Take this example of customer behavior affecting financial results. Our product enabled companies to integrate data across their cloud apps. We spent a lot of time looking at customer behaviors that impacted our churn. Our cohort analysis revealed something really interesting. Customers that integrated two applications had churn of nearly 10%, but if they added a third app to the mix, it dropped under 2% and if they integrated four or more, churn became zero. Number of apps integrated was a key indicator of churn.
Through that process we found a few simple tactics impacted customer behavior. Providing a periodic design audit uncovered opportunity for expansion. Getting 2 or more customer staff trained led to expanded usage. Providing targeted case studies for connecting relevant apps inspired expansion. We experimented, managed, tracked, reported, and incentivized our way to results. The success and challenges of these efforts was a focus of our monthly leadership meeting.
Take this other scenario. A B2B SaaS company wants to increase their initial average selling price (ASP). Most customers buy their ‘Basic’ edition. ASP will grow by getting more customers to buy their ‘Pro’ edition. Pro has many benefits that can be quantified for customers. Their data shows that when reps lead confidently with Pro, most customers purchase it. Getting the customer to complete an ROI calculator reinforces the Pro decision. Positioning the value of Pro effectively also strengthens the case.
Digging in on the team and customer behaviors also informs strategic adjustments. In the ASP scenario, you may find that a simple price change could impact behaviors. By moving a few items around in your pricing matrix, the mix could shift dramatically. This is the type of iteration that can have a profound effect on results.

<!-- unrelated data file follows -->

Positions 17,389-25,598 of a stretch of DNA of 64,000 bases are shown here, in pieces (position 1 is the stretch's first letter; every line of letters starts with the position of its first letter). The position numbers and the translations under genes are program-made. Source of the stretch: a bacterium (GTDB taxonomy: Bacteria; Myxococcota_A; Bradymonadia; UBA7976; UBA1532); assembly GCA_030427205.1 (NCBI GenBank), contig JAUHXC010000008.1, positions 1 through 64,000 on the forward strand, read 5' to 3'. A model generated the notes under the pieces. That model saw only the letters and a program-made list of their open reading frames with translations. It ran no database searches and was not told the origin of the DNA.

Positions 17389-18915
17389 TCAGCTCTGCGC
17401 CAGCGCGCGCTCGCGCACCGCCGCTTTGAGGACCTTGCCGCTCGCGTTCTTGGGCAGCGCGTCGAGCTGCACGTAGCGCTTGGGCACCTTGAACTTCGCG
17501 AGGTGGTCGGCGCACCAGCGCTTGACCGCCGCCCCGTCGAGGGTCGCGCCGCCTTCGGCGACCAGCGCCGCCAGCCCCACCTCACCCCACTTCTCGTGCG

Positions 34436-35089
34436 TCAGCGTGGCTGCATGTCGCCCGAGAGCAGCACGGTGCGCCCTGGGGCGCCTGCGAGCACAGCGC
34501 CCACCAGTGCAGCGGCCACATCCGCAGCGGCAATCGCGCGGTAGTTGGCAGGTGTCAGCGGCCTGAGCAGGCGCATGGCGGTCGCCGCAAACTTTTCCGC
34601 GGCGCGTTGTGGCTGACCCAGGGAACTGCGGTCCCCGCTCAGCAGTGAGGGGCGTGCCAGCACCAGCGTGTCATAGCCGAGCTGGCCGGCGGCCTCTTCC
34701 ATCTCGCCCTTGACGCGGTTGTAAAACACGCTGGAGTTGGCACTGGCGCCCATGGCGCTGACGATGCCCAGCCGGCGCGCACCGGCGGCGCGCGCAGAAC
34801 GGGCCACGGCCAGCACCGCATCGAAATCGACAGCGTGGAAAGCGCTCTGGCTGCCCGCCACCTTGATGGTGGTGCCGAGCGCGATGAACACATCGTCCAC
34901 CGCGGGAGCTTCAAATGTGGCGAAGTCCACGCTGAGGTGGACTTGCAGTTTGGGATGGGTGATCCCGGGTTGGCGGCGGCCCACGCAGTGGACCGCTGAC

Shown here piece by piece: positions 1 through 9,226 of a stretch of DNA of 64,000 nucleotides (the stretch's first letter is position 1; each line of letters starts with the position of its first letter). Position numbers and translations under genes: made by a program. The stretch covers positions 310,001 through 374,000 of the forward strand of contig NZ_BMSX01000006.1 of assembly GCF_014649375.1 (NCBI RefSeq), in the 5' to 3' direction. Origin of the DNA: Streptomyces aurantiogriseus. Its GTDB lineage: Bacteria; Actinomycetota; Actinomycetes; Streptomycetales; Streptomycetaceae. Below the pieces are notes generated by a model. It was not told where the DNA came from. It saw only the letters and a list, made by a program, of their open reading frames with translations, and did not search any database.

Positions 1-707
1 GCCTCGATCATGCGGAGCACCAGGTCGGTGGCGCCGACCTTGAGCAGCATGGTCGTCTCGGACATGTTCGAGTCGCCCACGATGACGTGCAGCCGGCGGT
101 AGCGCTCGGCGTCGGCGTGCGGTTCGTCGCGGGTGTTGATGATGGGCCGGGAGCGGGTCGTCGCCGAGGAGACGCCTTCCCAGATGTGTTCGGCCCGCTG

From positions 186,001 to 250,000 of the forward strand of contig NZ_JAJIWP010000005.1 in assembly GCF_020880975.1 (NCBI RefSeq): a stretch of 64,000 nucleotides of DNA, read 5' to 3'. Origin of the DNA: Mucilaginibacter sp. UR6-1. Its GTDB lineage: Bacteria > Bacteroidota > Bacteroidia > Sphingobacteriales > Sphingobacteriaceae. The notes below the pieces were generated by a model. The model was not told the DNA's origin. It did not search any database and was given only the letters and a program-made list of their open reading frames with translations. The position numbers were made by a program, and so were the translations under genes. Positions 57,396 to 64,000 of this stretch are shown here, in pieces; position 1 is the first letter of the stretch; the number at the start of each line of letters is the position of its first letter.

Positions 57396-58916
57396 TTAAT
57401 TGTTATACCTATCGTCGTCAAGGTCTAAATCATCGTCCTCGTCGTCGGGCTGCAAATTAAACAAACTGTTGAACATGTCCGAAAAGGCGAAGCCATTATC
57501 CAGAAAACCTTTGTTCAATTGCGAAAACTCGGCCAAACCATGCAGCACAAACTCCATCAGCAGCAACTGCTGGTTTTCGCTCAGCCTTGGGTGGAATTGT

Some final thoughts
Some may conflate managing to behaviors as micro-management. The two are not the same.
You still need to provide the team the freedom to creatively execute. Connecting team behaviors to customer behaviors to results is a strategic construct. It provides clear context for the team. It encourages teamwork and collaboration. It holds everyone (at all levels) on the team accountable. It provides transparency for what really matters.
So how can you tell that you are focusing on leading indicators enough?
- Does your sales leaderboard post key activity metrics like number of qualifying calls in addition to sales bookings?
- Do you know (and share with everyone) the key usage metrics in your product that lead to customer stickiness?
- Do you A/B test marketing messages to understand which ones affect the desired customer behavior?
- Do you track what features get the most use and obsess over it with your entire product team?
- Do your sales and customer success teams regularly review your best customers for improved targeting and qualifying?
These are just a few examples that indicate you have a ‘behaviors focus’. While not always done effectively, managing behaviors is not complicated. First, deeply understand what customer behaviors impact the key variables that lead to success. Then, identify the behaviors of your team that influence the desired customer behaviors. Finally, focus your management effort on these team behaviors and measuring their impact.
– Peter Chase, Founder of AccelARRate & Co-founder of Scribe Software